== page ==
Hereditary is a very broad term. I do not believe that a parent waits for their child to reach a certain age before instructing him or her to become selfish, evil, rude, disrespectful, unruly, egotistical, and everything else that makes a child a public menace. Children of all ages naturally gravitate toward being self-centered all on their own especially if they are an only child with little or no contact with other children their own age. A child becomes everything a parent teaches them to become. Parents lead by example and during the early childhood years, children model after those examples closest to them and unfortunately, many times family members such as parents, uncles, cousins, and even grandparents have been guilty of modeling negative examples of how children ought to act. A child does not question if what they are acting out is correct or not. Children do not have the slightest clue what is right or wrong. I believe that as human beings, there is a sense of moral responsibility that is intricately placed into the area referred to as conscious and that even as children, we can sense when certain actions performed are either good or bad. Heredity will teach us that if an older family member be it grandparent, parents, or cousins commit acts that often times offend or hurt others, then learning to do the same negative acts is definitely a right thing to do. Conscience is suddenly replaced with a philosophy that dictates a feeling rather than a responsibility. I have heard people say, "If it feels good, do it." In my opinion, this type of philosophy is very misleading because a person is encouraged to become emotionally driven and not conscience driven. Hereditary that models this philosophy to children only leads them to a self-centered style of living. I believe everything our children become is a byproduct of the type of teaching and philosophies parents and their parent's model for them during the tender years of social development.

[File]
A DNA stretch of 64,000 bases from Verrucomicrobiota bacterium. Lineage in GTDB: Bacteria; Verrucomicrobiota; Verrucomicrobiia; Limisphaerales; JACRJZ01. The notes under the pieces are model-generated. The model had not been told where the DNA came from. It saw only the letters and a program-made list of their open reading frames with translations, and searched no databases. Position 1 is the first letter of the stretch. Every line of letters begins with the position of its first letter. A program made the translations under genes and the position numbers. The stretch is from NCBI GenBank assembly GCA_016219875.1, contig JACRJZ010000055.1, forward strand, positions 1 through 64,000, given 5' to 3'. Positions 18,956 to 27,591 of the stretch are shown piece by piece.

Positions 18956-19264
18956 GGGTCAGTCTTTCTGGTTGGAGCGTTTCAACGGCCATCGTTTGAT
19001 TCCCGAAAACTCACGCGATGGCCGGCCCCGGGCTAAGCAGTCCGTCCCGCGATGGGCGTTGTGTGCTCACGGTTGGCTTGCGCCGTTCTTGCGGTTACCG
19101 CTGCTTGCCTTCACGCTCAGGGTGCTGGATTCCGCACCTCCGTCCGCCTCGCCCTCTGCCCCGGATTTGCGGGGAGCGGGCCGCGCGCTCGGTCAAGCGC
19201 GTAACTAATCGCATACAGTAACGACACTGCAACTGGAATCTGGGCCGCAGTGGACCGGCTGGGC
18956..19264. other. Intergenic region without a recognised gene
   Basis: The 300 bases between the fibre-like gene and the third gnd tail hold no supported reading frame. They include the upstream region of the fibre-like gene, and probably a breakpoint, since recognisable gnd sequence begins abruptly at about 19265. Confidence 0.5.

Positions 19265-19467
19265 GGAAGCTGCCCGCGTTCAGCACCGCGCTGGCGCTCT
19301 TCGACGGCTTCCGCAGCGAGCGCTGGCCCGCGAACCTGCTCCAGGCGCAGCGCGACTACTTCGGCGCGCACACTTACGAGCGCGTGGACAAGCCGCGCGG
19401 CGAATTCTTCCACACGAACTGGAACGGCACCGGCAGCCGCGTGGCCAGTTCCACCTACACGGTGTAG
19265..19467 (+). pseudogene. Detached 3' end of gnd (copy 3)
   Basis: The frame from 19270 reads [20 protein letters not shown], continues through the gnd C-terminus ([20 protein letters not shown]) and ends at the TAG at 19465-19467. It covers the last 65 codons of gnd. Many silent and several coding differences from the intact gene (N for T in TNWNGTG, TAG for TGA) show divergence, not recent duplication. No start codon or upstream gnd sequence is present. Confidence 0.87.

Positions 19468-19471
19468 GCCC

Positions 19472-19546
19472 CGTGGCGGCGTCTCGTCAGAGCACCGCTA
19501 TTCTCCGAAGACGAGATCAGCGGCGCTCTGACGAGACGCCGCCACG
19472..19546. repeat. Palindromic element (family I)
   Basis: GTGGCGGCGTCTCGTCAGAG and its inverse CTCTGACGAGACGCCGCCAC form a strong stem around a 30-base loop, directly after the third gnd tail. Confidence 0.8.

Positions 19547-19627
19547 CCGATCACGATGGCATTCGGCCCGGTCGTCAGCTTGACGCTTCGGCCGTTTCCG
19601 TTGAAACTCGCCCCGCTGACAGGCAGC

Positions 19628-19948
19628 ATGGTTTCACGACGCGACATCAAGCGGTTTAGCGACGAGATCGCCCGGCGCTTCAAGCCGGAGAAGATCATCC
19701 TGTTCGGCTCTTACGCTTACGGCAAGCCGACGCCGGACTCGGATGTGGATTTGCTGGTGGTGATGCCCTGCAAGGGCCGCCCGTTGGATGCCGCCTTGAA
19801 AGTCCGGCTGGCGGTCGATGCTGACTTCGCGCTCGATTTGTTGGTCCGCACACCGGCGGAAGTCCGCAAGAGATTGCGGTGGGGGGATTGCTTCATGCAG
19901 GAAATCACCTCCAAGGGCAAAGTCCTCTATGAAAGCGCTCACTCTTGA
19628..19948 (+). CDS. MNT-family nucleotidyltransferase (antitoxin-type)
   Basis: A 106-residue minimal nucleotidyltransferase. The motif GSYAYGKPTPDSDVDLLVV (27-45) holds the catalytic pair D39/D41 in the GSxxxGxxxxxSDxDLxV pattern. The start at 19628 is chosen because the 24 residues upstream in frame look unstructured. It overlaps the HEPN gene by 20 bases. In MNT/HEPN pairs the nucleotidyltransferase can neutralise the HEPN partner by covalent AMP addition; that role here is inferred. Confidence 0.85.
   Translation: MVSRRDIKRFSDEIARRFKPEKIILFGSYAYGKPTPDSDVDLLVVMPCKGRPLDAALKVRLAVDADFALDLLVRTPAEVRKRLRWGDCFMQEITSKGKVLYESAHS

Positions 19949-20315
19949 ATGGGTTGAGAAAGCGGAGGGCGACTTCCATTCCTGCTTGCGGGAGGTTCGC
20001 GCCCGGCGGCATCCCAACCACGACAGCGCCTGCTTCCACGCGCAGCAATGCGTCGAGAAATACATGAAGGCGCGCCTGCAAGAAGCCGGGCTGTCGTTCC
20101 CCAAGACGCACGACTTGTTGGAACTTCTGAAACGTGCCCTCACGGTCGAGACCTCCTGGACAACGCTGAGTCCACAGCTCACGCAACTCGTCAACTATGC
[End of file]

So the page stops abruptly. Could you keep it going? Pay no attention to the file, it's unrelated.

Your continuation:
I believe the impact that environment, culture, ethnicity, socioeconomic status, technology, and education are a tremendous influence in the type of success students will have, but are not necessarily the final determining factors. Certainly the best development and learning experiences can result when a child is placed into conditions where very little or no adverse circumstances are encountered, but when social contact becomes necessary, strong social skills and character will be lacking. Highly vulnerable children who live in challenging neighborhoods and the constraints of comparable cross-state time series data. Six key measures